^^^ What's the point of the above snarky reply? I'm trying to help AACycler to choose methods that will be most useful to the community, and to help others learn about what methods are best to measure battery health. If your aren't interested in such then please simply ignore my posts.

  18. #18
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    Default Re: Trickle Charging NiMH LSD AA Cells Test

    Because AACycler is actually doing something useful. All you're doing is crapping all over him for it. If you don't like what he's doing, why don't you do it yourself the way you want to?

    I, for one, really appreciate AACycler's testing. It's great information, and however he chooses to do it is way better than not doing it at all.

  19. #19
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    Default Re: Trickle Charging NiMH LSD AA Cells Test

    Quote Originally Posted by WalkIntoTheLight View Post
    ll you're doing is crapping all over him [...] however he chooses to do it is way better than not doing it at all.
    So you don't give your friends advice when it could lead to improvements? If a friend boasted about what a great deal he got on 10000mAh ultrafire cells would you not tell him the truth for fear of "crapping all over him"?
    Last edited by Gauss163; 11-12-2018 at 01:29 PM.

  20. #20

    Default Re: Trickle Charging NiMH LSD AA Cells Test



    See image/development above. Something or somebody is smoothing the curves...

  21. #21
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    Default Re: Trickle Charging NiMH LSD AA Cells Test

    Looks like just the end point is off. Yeah, probably some smoothing, like a spline where the end doesn't match too well. Raw data might look too ugly for a graph, and isn't much use anyway if the error bars make it noise.

  22. #22

    Default Re: Trickle Charging NiMH LSD AA Cells Test

    Quote Originally Posted by NiMHi View Post
    See image/development above. Something or somebody is smoothing the curves...
    Good observation NiMHi!

    I draw all lines with bezier smoothing otherwise they would be too jumpy. Test yourself, here are the raw data - http://aacycler.com/post/trickle-charging-lsd-cells.csv.

    Cheers,
    AA Cycler
    Cycle count tests of AA batteries - http://aacycler.com

  23. #23

    Default Re: Trickle Charging NiMH LSD AA Cells Test

    Quote Originally Posted by NiMHi View Post
    Hi, AACycler is doing a new test! :-) This time to see the trickle charging effects on NiMH AA LSD cells.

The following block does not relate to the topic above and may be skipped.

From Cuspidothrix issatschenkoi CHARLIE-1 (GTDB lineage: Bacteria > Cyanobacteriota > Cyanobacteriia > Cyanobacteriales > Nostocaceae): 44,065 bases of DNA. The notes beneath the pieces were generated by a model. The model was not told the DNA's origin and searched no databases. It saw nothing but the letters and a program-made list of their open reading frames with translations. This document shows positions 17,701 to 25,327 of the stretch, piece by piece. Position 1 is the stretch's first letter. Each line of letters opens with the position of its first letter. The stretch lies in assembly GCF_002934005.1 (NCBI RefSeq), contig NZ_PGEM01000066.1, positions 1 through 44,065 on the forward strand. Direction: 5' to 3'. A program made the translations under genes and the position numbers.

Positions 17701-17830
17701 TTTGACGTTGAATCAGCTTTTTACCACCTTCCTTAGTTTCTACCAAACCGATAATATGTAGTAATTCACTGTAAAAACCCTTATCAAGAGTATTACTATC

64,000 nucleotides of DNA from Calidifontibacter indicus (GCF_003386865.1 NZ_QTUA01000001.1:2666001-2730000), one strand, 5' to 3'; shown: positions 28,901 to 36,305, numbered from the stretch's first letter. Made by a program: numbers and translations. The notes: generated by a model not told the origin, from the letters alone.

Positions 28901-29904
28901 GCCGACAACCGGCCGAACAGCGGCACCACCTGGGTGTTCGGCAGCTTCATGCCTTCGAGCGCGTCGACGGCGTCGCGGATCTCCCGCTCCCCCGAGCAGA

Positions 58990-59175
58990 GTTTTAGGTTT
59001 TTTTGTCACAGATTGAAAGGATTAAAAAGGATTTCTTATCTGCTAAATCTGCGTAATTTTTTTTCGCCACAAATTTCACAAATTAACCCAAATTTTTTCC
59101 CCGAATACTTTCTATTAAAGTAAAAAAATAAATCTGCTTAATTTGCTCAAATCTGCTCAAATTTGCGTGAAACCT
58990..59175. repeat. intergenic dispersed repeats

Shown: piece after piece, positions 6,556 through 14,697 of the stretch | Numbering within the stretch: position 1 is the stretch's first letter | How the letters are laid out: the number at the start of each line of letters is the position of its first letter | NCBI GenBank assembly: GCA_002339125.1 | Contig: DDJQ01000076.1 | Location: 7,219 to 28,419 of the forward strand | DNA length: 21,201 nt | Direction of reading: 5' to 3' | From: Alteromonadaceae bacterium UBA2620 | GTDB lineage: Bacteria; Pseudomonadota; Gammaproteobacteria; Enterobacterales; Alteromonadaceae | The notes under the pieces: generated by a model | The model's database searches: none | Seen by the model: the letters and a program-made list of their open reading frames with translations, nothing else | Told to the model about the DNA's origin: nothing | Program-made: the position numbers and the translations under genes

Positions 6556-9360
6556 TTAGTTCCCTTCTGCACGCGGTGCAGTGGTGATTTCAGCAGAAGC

Link to test: http://aacycler.com/post/trickle-charging-lsd-cells/

    I'm curious how the lines will progress. Currently it looks like the 100mA trickle charge is even going up in capacity. :-)

    Anybody dares to make a prediction?

    Perhaps someone also got other test data or papers on the effects of trickle charging LSD cells?
    Things are a little distant between the trickle charge of the SKYRC MC3000, which delivers a true constant current. But this is the only one who does things so well.

    The Maha C9000's Trickle Charge is pulsed at 2000mA
    While that of the Opus BT-C700 is pulsed at 700mA

    The thermal effects on 100 mOhm are really very different, much suggests that with AAA batteries shooting pulses with peak at 2C or 4C is not very good for their health.

    How about moving the survey on these much more used chargers?

  24. #24

    Default Re: Trickle Charging NiMH LSD AA Cells Test

    Quote Originally Posted by AA Cycler View Post
    Good observation NiMHi!

    I draw all lines with bezier smoothing otherwise they would be too jumpy. Test yourself, here are the raw data - http://aacycler.com/post/trickle-charging-lsd-cells.csv.

    Cheers,
    AA Cycler
    Ah yes, I understand now. I tried to make a graph with no smoothing (see below). :-)



    @hc900 I see what you mean. The Panasonic BQ-CC55 charger is even worse with 3A pulses every 10 seconds (see link for HKJ review)!

    I think the possible different effects of pulse or constant current trickle charging might need one day its own separate test(s).
    Last edited by NiMHi; Today at 12:36 PM.

  25. #25
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    Default Re: Trickle Charging NiMH LSD AA Cells Test

    Generally trickle charging a discharged battery often enough damages it. Since the charge is not efficient, only a small fraction of the available current does the charging - most of the rest of the dinky current goes into chemically heating the battery, even if you can't feel it.

    This damage from enefficiency is a problem with many batteries regardless of chemistry. Ever see someone try to trickle-charge a dead car battery with a wall-wart? They take days or weeks to charge (if the charger doesn't do a safety timeout first), and have only achieved a faux surface-charge. Not enough efficient current to get deep into the active material. But in the meantime, that active material was "slow cooked" with a different chemical process (heating mostly, even if miniscule) than a normal charge.

    So yes, I think that if you are going to do this at all, then high-current pulsing is the better answer chemically.

    But now we run into the complexities of the "end game" and deciding when to realize an end-of-charge scenario so all your pwm pulsing hard work turns to naught.

    I guess it's an application question rather than a charge question. If using a more efficient charge rate (usually 0.5 to 1C from most manufacturers, not the 16 hour slow charge technique) along with a reliable end-of-charge detection system will result in good battery health, what's the point of using longer term pulsing if the net result is the same?
    Last edited by IonicBond; Today at 01:46 PM.